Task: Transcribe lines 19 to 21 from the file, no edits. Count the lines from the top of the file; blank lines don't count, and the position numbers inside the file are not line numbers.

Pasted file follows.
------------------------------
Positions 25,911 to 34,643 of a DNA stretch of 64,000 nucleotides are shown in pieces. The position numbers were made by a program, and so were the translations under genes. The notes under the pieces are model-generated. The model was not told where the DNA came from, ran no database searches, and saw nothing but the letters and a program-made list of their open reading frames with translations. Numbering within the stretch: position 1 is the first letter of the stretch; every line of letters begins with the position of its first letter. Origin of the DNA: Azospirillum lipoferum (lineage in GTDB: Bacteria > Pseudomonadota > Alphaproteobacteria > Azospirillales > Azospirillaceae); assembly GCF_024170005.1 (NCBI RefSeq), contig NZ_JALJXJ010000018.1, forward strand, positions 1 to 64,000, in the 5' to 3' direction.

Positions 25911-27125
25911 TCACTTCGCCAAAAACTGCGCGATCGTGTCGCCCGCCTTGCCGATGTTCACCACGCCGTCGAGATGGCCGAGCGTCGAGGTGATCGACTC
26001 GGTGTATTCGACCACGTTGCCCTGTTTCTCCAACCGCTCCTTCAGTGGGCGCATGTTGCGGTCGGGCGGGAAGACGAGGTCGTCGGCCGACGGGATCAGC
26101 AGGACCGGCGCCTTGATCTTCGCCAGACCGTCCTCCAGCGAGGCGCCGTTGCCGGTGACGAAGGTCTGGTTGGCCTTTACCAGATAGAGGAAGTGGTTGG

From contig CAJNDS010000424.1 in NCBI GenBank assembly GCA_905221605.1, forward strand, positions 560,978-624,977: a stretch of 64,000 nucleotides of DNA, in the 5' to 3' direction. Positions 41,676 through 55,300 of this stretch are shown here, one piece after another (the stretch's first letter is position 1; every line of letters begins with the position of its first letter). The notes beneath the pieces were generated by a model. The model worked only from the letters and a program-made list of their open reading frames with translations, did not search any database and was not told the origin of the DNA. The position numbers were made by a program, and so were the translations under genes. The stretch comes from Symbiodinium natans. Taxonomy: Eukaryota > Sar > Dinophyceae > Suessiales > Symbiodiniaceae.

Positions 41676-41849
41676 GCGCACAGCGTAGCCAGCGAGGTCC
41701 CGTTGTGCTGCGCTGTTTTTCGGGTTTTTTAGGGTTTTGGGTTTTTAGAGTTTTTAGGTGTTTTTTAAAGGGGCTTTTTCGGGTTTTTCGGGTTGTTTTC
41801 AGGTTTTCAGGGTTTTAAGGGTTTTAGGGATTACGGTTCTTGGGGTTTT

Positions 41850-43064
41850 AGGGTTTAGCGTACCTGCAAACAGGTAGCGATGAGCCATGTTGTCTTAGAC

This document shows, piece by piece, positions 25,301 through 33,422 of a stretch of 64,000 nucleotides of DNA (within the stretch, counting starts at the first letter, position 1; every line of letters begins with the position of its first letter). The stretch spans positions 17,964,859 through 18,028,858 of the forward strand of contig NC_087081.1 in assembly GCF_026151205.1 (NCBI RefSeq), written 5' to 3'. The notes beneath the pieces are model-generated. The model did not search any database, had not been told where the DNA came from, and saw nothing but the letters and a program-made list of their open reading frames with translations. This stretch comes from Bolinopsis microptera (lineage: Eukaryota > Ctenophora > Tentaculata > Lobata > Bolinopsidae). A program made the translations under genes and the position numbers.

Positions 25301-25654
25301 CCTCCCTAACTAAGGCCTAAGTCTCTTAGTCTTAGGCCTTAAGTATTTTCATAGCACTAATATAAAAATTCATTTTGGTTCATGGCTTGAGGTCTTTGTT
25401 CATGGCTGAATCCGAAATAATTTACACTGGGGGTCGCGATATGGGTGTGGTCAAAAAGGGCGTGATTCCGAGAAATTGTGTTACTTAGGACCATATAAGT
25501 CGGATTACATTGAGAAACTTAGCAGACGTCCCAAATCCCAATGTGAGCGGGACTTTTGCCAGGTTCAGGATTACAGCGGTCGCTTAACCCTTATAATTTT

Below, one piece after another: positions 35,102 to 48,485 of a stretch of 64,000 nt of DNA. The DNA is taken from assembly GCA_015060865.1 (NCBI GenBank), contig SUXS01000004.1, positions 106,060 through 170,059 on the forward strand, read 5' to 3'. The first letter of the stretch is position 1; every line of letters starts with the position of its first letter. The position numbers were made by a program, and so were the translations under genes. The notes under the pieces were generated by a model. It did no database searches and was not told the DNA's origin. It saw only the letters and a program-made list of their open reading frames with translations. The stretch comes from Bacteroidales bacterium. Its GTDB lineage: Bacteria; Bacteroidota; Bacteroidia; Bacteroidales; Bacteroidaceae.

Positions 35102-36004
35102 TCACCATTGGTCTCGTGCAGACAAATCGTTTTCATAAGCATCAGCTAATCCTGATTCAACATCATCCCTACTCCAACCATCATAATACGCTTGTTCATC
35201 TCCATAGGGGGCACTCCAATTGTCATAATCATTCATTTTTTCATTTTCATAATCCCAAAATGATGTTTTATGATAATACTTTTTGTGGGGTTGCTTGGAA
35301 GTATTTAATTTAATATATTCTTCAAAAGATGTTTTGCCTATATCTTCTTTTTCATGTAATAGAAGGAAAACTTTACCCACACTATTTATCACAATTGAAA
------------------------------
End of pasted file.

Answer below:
Positions 35102-36004
35102 TCACCATTGGTCTCGTGCAGACAAATCGTTTTCATAAGCATCAGCTAATCCTGATTCAACATCATCCCTACTCCAACCATCATAATACGCTTGTTCATC
35201 TCCATAGGGGGCACTCCAATTGTCATAATCATTCATTTTTTCATTTTCATAATCCCAAAATGATGTTTTATGATAATACTTTTTGTGGGGTTGCTTGGAA